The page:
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The challenges and possibilities of public access defibrillation.
Department for Medicine, Center for Resuscitation Science, Karolinska Institutet.
Department for Medicine, Center for Resuscitation Science, Karolinska Institutet.
Emergency Medical Services Copenhagen, University of Copenhagen.
Department for Medicine, Center for Resuscitation Science, Karolinska Institutet.
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2018 (English)In: Journal of Internal Medicine, ISSN 0954-6820, E-ISSN 1365-2796, Vol. 283, no 3, p. 238-256Article in journal (Refereed) Published
Abstract [en]

Out-of-hospital cardiac arrest (OHCA) is a major health problem that affects approximately four hundred and thousand patients annually in the United States alone. It is a major challenge for the emergency medical system as decreased survival rates are directly proportional to the time delay from collapse to defibrillation. Historically, defibrillation has only been performed by physicians and in-hospital. With the development of automated external defibrillators (AEDs), rapid defibrillation by nonmedical professionals and subsequently by trained or untrained lay bystanders has become possible. Much hope has been put to the concept of Public Access Defibrillation with a massive dissemination of public available AEDs throughout most Western countries. Accordingly, current guidelines recommend that AEDs should be deployed in places with a high likelihood of OHCA. Despite these efforts, AED use is in most settings anecdotal with little effect on overall OHCA survival. The major reasons for low use of public AEDs are that most OHCAs take place outside high incidence sites of cardiac arrest and that most OHCAs take place in residential settings, currently defined as not suitable for Public Access Defibrillation. However, the use of new technology for identification and recruitment of lay bystanders and nearby AEDs to the scene of the cardiac arrest as well as new methods for strategic AED placement redefines and challenges the current concept and definitions of Public Access Defibrillation. Existing evidence of Public Access Defibrillation and knowledge gaps and future directions to improve outcomes for OHCA are discussed. In addition, a new definition of the different levels of Public Access Defibrillation is offered as well as new strategies for increasing AED use in the society.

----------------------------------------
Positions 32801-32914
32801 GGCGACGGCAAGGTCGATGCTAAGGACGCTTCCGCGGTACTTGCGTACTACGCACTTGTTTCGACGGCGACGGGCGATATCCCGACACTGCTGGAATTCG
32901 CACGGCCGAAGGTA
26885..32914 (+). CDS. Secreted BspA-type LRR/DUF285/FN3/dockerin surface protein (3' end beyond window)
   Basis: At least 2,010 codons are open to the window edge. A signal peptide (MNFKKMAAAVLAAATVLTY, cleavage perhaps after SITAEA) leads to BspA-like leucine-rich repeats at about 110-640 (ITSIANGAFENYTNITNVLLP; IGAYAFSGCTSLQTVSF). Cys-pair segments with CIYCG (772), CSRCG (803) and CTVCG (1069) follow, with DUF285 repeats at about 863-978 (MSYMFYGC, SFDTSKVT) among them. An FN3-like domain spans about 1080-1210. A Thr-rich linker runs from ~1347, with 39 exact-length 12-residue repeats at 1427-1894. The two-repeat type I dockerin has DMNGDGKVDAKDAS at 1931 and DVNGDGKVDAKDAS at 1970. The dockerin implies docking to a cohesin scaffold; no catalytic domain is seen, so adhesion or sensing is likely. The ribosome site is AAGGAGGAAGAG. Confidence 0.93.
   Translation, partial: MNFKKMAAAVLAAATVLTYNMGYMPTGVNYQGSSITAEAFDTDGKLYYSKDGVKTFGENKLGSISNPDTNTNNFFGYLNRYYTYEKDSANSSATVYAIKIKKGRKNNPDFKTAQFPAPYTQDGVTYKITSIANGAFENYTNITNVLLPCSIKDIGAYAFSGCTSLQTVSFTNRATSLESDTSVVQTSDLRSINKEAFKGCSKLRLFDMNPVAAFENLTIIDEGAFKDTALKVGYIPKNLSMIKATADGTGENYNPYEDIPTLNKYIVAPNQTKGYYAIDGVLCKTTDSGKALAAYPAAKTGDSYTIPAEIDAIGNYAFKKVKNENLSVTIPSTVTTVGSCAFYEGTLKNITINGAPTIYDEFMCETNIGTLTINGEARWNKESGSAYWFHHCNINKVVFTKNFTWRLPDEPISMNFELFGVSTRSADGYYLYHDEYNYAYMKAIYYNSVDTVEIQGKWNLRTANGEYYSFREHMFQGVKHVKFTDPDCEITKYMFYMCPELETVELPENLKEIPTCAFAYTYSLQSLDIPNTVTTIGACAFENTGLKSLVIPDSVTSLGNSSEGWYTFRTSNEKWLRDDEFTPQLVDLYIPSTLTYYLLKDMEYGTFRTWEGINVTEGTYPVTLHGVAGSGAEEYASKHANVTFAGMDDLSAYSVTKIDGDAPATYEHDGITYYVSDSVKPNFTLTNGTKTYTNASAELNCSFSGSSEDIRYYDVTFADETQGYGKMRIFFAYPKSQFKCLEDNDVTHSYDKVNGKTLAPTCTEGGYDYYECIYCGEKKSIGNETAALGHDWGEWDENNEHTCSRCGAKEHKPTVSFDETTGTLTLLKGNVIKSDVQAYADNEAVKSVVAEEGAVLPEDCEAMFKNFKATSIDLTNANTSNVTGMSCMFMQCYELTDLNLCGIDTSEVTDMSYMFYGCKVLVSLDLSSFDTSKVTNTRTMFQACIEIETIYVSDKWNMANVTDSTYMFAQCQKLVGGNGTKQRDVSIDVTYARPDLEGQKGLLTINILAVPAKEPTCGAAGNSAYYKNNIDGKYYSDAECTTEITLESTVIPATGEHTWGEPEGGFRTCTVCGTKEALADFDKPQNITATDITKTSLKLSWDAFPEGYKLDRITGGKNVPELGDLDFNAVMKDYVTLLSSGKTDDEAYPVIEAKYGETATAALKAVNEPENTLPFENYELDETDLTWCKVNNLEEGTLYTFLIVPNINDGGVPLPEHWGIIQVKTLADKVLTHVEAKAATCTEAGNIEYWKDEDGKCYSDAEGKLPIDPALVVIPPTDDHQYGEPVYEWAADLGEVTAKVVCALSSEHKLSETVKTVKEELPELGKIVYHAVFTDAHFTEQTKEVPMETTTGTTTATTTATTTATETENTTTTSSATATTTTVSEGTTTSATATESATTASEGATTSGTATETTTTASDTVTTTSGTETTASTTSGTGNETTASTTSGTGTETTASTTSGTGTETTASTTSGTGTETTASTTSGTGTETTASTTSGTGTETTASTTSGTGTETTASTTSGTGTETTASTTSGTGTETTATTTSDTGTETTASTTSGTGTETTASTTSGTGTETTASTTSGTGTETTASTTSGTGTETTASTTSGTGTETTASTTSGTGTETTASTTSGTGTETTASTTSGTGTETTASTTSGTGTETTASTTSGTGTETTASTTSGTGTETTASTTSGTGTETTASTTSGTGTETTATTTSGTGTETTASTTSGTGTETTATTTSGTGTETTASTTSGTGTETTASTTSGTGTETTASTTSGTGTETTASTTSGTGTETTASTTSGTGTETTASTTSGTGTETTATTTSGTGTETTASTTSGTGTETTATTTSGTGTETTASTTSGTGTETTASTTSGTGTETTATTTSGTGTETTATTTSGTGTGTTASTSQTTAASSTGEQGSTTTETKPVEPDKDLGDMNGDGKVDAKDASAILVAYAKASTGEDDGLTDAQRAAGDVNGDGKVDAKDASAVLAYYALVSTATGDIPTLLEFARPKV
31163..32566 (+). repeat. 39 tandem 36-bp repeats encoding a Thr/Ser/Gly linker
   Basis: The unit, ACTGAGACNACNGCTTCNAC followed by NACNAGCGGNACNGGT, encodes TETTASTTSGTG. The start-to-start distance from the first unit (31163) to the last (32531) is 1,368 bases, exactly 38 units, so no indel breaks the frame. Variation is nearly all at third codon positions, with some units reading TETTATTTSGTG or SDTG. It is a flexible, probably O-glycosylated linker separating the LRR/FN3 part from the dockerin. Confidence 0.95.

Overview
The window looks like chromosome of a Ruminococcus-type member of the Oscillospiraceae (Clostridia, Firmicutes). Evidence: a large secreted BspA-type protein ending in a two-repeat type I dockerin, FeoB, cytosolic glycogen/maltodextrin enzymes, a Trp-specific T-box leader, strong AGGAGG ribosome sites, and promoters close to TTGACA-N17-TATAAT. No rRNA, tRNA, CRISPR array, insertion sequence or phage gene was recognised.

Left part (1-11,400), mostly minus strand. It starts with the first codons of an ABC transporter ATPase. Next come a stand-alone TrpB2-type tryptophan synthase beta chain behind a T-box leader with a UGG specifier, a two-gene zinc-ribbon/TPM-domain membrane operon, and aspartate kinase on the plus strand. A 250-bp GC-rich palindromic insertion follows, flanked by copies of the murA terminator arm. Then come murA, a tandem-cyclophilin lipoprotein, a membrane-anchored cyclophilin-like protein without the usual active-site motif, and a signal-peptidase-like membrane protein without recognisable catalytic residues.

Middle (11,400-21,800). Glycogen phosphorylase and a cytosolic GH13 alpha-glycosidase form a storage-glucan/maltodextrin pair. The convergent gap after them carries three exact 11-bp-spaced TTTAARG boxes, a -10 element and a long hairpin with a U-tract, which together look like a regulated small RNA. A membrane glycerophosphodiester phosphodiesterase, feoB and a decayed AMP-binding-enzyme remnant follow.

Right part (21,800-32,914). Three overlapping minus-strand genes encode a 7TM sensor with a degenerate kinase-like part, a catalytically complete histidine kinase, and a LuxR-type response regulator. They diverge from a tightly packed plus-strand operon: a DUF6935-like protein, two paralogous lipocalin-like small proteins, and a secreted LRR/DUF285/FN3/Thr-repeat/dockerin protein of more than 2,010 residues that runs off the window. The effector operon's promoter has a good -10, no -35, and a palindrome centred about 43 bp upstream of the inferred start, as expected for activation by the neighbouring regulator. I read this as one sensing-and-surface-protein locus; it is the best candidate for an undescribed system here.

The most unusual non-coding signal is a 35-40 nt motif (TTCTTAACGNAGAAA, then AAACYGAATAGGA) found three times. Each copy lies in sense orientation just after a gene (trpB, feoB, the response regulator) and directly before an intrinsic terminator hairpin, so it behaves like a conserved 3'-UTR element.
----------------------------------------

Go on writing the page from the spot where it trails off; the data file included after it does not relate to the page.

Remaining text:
Place, publisher, year, edition, pages
2018. Vol. 283, no 3, p. 238-256
Keywords [en]
automated external defibrillator, out-of-hospital-cardiac arrest public access defibrillation
National Category
Anesthesiology and Intensive Care
Research subject
Människan i vården
Identifiers
URN: urn:nbn:se:hb:diva-15543DOI: 10.1111/joim.12730ISI: 000425521000002PubMedID: 29331055Scopus ID: 2-s2.0-85041838492OAI: oai:DiVA.org:hb-15543DiVA, id: diva2:1273241
Available from: 2018-12-20 Created: 2018-12-20 Last updated: 2019-01-04Bibliographically approved

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